Differentiation of cough patterns

Cough patterns Associated TCM disharmonies
A dry cough Excessive dryness or fire accumulated inside the lungs
A productive cough with white and thin mucus as well as a runny nose External wind-coldness invasion
A cough that easily produces sputum Excessive coldness, dampness or phlegm accumulated inside the lungs
Coughing with yellowish sticky sputum which is difficult to expectorate The lung organ is over-heated
Frequent bouts of coughing Hyperactive fire in the liver and gall bladder
A weak cough with feeble breathing or shortness of breath Lung deficiency
A cough that gets better in summer and worsens in winter or cold and windy weather Excess coldness or yang deficiency
A cough that occurs mostly before noon Fire in the stomach
A cough that occurs mostly in the afternoon Yin deficiency
A cough that occurs mostly in the evening Yin deficiency leading to virtual fire or
kidney yin deficiency
A cough that occurs mostly in the morning Spleen deficiency or excess dampness or coldness in the large intestine
A cough with a loud barking sound Yin deficiency of the lungs and kidneys, and the throat is attacked by toxic fire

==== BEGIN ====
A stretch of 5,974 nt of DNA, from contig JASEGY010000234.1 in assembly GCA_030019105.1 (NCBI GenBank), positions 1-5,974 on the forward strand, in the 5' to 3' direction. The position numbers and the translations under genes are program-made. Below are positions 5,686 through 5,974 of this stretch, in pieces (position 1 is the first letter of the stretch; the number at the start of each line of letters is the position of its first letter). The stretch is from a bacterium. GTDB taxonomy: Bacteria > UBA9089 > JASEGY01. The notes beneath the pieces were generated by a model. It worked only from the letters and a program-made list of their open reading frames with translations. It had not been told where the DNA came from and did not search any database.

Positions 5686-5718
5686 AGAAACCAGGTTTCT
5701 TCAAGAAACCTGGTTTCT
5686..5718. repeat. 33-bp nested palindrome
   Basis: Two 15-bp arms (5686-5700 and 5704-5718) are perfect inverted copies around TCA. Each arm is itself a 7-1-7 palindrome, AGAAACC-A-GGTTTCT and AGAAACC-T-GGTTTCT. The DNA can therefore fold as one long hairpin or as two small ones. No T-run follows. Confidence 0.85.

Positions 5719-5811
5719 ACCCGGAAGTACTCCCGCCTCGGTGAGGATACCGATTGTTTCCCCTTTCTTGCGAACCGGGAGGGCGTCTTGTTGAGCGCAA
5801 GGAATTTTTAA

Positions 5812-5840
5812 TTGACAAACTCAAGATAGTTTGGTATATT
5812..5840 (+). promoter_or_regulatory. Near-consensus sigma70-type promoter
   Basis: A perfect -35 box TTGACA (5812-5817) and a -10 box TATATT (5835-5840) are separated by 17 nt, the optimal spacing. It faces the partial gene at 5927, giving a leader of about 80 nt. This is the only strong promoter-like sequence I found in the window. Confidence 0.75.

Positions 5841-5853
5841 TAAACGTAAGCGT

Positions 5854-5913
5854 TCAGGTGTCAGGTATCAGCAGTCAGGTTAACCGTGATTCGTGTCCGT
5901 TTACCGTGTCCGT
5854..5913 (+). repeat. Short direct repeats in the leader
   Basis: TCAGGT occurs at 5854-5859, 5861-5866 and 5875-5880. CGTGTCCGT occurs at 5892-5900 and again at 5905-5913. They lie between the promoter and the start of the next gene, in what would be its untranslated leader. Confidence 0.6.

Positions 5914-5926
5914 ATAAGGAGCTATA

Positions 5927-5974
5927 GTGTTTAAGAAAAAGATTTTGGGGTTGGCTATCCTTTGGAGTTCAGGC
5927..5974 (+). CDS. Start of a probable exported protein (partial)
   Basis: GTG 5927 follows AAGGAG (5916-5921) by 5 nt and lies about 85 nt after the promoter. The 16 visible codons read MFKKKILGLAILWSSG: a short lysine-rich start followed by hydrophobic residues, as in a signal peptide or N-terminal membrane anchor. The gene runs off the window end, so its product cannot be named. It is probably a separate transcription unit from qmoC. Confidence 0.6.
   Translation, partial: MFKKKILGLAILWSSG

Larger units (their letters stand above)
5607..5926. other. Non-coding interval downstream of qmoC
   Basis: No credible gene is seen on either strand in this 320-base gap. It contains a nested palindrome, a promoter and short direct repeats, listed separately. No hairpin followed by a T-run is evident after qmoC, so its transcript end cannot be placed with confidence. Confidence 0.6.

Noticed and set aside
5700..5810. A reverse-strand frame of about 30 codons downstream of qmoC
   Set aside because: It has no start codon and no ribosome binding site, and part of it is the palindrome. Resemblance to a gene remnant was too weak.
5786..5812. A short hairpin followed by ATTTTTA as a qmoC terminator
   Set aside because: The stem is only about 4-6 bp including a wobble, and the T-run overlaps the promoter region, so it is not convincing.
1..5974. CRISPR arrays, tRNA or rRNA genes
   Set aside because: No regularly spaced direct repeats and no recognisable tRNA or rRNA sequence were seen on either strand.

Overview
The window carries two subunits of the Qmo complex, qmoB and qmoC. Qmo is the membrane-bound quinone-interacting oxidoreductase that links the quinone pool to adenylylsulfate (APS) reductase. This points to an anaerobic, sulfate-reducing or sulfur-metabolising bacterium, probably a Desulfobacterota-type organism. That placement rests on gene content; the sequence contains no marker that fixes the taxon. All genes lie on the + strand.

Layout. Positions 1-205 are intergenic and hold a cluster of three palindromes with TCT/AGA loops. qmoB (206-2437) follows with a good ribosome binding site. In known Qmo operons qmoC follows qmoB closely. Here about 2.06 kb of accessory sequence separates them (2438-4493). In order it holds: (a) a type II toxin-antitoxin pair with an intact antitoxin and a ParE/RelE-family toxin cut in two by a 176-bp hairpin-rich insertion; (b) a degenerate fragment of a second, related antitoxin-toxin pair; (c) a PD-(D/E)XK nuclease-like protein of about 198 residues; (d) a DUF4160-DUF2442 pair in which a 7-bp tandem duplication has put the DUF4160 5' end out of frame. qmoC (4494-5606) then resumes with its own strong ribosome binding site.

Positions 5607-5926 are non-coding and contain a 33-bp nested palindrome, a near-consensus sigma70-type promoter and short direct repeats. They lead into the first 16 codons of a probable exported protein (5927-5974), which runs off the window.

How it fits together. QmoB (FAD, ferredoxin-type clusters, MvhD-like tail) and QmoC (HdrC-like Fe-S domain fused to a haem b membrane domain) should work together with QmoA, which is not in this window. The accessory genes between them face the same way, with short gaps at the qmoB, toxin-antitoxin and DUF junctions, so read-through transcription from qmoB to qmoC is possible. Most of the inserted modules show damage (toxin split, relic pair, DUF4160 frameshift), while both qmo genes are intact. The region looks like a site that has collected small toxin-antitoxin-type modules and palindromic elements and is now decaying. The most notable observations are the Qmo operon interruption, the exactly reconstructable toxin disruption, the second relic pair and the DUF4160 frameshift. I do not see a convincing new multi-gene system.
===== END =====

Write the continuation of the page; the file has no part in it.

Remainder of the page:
Differentiation of nasal and throat secretions

Under normal circumstance, nasal and throat secretions are body fluids that are responsible for moistening, nourishing and protecting the regions. When the secretions become abnormal in amount, color or smell, a pathological activity may be present in the regions or corresponding internal organs.

Nature of the secretions Suggested TCM pathogens or conditions
Scanty amount and sticky Dryness evils
Yellowish and thick Heat evils
Thin and clear or white color Cold evils
Coughing up lumpy mucus Severe heat or body fluid depletion
Foamy Wind evils
White or watery and copious in amount Dampness evils
Foul smell, yellow-green or tan color Toxic heat evils
Cough up blood that is a bright red color Lung meridian damaged by heat evils
Abnormal taste of the sputum:
- Sweet taste
- Sour-hot taste
- Salty taste

- Spleen over-heated
- Hyperactive liver attacking the lungs
- Kidney deficiency that fails to regulate the water metabolism
Runny nose with a turbid secretion External wind-heat invasion
Runny nose with a clear secretion External wind-coldness invasion
Persistent runny nose with a turbid secretion Nasal sinusitis

Since TCM sees a cough as being potentially related to different organs, TCM physicians look at the particular symptoms accompanying a cough in order to understand and diagnose it accurately. For example, an itchy throat may indicate wind evils attacking the lungs; frequent urination is associated with unconsolidated kidney qi; fatigue suggests there is qi deficiency and a dysfunctional spleen; and virtual fire also leads to hot flushes, night sweats and red cheeks.

A TCM physician does not try to stop or suppress a cough, but rather tries to find its underlying disharmony and how to release it from the body. While it causes discomfort, a cough has a positive aspect since it is the body's attempt to release something that shouldn't be there, such as toxins or energy stagnation.